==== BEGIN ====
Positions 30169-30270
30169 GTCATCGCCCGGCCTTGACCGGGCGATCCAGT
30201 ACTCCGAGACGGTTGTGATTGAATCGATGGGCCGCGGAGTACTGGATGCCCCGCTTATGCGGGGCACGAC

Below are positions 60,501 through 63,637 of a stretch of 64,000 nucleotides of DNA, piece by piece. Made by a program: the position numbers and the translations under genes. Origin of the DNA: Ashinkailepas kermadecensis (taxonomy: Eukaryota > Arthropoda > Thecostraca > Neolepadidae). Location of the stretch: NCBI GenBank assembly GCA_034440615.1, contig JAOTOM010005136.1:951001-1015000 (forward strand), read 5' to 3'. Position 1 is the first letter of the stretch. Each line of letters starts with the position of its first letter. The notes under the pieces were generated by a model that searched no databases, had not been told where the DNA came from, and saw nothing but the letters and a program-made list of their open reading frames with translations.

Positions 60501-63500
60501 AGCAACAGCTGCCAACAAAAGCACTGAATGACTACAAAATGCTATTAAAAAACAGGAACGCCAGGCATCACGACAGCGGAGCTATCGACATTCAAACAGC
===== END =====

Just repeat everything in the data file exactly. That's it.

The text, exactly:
Positions 30169-30270
30169 GTCATCGCCCGGCCTTGACCGGGCGATCCAGT
30201 ACTCCGAGACGGTTGTGATTGAATCGATGGGCCGCGGAGTACTGGATGCCCCGCTTATGCGGGGCACGAC

Below are positions 60,501 through 63,637 of a stretch of 64,000 nucleotides of DNA, piece by piece. Made by a program: the position numbers and the translations under genes. Origin of the DNA: Ashinkailepas kermadecensis (taxonomy: Eukaryota > Arthropoda > Thecostraca > Neolepadidae). Location of the stretch: NCBI GenBank assembly GCA_034440615.1, contig JAOTOM010005136.1:951001-1015000 (forward strand), read 5' to 3'. Position 1 is the first letter of the stretch. Each line of letters starts with the position of its first letter. The notes under the pieces were generated by a model that searched no databases, had not been told where the DNA came from, and saw nothing but the letters and a program-made list of their open reading frames with translations.

Positions 60501-63500
60501 AGCAACAGCTGCCAACAAAAGCACTGAATGACTACAAAATGCTATTAAAAAACAGGAACGCCAGGCATCACGACAGCGGAGCTATCGACATTCAAACAGC